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In today’s news: Euphonium player mixes it with a sax mouthpiece, and Spotify and Apple Music jumped by more than 69% subscribers in the US during first half of the year. Moritzburg Festival close to Dresden starts today, and Unesco chair for musicology Weimar/Jena inaugurated. How historic bassoons bring together generations, and Federal Minister of Natural Resources Jim Carr shows his oboe skills in public.

Choir and Organ

Psallite Women’s Choir: Sing a Song of Joy

The premiere of a new work by Janet Wheeler was given on 29 June by the female voice choir Psallite at The Old Church, Stoke Newington, in London.

Cmuse

Euphonium Player Mixes it with a Sax Mouthpiece

Brian Wilson, renowned euphonium player introduced us to the most unconventional musical instrument recently when he merged a euphonium with a baritone saxophone mouthpiece.

Music Business World

YouTube loses ground on US subscription music streaming in first six months of 2017

The volume of subscription streams on the likes of Spotify and Apple Music jumped by more than 69% in the US during the first half of this year to 141.3bn – dramatically outperforming the number of online music video streams in the same period.

Classic FM

This is why fast food restaurants play classical music at night

Playing classical music in the late hours of the day appears to be part of the mass fast-food chain effort to combat rowdy behaviour in their branches.

Frankfurter Allgemeine

Das Leben, das Leben, das Leben

Die Berliner Volksbühne verabschiedet sich von Intendant Frank Castorf – und sagt mit Feiern und einer späten Christoph-Schlingensief-Filmpremiere adieu.

Concerti

Musik im Märchenschloss

Am Rande des idyllischen Dresden liegt ein noch idyllischeres Schloss. Dort hob der Cellist Jan Vogler 1993 das Moritzburg Festival aus der Taufe.

Pizzicato

Alexandre Bloch verlängert bei Düsseldorfer Symphonikern

Der französische Dirigent hat seinen Vertrag als Erster Gastdirigent der Düsseldorfer Symphoniker um weitere drei Jahre verlängert.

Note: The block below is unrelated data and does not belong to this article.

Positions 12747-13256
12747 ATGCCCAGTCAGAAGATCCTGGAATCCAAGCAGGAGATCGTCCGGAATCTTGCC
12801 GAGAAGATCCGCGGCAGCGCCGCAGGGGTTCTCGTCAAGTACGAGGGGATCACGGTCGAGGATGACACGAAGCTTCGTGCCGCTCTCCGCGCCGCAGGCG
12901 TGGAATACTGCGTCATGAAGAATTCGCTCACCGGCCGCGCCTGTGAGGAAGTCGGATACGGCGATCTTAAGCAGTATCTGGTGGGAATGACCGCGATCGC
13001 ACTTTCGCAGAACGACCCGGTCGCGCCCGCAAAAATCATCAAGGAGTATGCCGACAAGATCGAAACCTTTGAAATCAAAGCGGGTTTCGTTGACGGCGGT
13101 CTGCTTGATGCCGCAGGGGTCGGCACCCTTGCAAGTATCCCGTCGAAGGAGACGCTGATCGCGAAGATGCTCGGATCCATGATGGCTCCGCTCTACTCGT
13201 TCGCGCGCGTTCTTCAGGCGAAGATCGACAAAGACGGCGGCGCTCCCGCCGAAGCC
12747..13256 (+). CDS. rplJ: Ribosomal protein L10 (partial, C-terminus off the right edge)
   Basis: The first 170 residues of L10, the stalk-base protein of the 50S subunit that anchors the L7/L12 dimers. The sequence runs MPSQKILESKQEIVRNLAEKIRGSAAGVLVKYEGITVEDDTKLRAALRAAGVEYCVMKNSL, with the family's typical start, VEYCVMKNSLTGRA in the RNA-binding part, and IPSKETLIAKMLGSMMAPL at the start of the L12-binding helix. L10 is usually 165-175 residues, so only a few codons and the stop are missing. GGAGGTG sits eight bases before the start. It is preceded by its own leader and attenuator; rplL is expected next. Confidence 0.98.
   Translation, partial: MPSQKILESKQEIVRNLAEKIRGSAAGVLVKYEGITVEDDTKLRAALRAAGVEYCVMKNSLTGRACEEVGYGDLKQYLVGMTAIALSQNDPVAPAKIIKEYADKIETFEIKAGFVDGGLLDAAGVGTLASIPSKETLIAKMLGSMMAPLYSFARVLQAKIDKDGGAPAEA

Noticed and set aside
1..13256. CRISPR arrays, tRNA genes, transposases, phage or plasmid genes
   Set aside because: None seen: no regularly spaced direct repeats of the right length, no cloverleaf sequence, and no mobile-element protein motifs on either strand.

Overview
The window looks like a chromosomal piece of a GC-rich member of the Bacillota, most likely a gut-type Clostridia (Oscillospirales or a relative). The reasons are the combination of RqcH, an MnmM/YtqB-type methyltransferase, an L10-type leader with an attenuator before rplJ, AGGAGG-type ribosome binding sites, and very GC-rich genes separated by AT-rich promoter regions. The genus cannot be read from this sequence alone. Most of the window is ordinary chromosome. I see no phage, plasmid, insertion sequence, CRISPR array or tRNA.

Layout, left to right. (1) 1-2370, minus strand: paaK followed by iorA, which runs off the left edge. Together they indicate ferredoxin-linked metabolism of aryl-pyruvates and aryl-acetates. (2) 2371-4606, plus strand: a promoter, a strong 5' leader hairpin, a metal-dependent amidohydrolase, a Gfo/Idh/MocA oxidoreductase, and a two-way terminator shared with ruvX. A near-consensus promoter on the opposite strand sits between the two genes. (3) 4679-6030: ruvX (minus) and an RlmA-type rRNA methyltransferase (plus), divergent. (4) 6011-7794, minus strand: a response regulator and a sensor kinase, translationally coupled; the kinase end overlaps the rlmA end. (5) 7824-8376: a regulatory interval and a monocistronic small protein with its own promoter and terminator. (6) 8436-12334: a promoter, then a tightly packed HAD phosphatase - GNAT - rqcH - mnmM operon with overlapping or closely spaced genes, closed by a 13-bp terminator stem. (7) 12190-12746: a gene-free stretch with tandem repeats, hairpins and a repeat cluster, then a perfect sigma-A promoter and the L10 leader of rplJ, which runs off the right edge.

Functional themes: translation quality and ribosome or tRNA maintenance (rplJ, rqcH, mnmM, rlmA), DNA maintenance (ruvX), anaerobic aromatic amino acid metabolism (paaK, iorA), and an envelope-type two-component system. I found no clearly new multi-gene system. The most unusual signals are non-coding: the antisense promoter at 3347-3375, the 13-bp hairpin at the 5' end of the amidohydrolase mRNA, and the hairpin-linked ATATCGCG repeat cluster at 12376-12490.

Kulturradio

Unesco-Lehrstuhl für Musikwissenschaft eingeweiht

Mit einem Lehrstuhl an den Hochschulstandorten Weimar und Jena will die deutsche Unesco-Kommission die Erforschung von Musiktraditionen fördern.

KQED

Historic Bassoon Brings Two Generations of Musicians Together for a Special Concert in Palo Alto

Much like a Stradivarius is to the violin world, a Heckel is considered one of the gold standards in bassoons.

CTV News

Oboe-playing minister trades cabinet duties for centre-stage with WSO

Federal Minister of Natural Resources Jim Carr has hit many high notes in his career. Before he entered politics, he was a journalist, a CEO — and a professional oboe player.

Twitter

: On sunday it’s time again for We’ll be streaming live at Max-Joseph-Platz from 6pm Bring sunshine

: Artcodes. Ólafur Elíasson vs. Krzysztof Warlikowski.

Schloss Moritzburg © Oliver Killig

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(Written on July 5, 2017 )

Account Manager Victoria Cappelletti’s views on working as a PR in Paris and London: Differences, difficulties & evolution

Over one year ago I moved to London to start working at WildKat PR as an Account Manager. I had previously worked for two years in the music industry in Paris, at a major record label and also in an independent PR agency with a similar structure to WildKat.

Being aware of the stakes of promoting independent and emerging artists in Paris, I was curious to see and experience the differences between the industries, seeking new professional challenges and looking forward to tame British journalists.

As I had previously worked with UK and international clients, I already had an insight into some of the differences, however, after a year of working as a press officer in London, I was able to find distinctive quirks.

wildkat-pr-tower-bridge-eiffel-tower

In my opinion, big record labels and majors rule music industries. That’s the case in both the UK and France. Independent, alternative and emergent artists thus struggle (more) to rise and thrive with their art.